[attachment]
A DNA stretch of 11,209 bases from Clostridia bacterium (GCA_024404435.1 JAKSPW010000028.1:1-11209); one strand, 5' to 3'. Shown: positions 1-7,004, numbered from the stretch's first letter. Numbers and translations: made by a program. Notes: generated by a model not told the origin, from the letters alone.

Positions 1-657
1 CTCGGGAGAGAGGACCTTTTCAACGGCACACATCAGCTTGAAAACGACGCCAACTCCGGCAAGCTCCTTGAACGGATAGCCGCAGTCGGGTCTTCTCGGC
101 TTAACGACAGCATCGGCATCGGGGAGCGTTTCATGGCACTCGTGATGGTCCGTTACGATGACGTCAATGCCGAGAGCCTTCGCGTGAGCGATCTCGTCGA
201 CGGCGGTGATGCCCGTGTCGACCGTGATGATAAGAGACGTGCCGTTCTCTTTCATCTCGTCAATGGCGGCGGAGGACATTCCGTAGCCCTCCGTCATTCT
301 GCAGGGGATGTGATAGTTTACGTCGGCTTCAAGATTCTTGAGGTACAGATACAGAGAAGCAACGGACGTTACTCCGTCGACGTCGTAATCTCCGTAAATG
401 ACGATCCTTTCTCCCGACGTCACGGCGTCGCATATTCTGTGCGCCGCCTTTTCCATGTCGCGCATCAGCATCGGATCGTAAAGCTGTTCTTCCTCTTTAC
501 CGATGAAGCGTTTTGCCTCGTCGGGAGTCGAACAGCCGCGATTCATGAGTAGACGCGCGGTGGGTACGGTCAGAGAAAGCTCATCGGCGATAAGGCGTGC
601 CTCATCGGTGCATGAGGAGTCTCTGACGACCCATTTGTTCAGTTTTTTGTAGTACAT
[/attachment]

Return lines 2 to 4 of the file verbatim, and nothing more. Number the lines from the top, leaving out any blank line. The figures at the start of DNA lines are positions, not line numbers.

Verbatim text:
Positions 1-657
1 CTCGGGAGAGAGGACCTTTTCAACGGCACACATCAGCTTGAAAACGACGCCAACTCCGGCAAGCTCCTTGAACGGATAGCCGCAGTCGGGTCTTCTCGGC
101 TTAACGACAGCATCGGCATCGGGGAGCGTTTCATGGCACTCGTGATGGTCCGTTACGATGACGTCAATGCCGAGAGCCTTCGCGTGAGCGATCTCGTCGA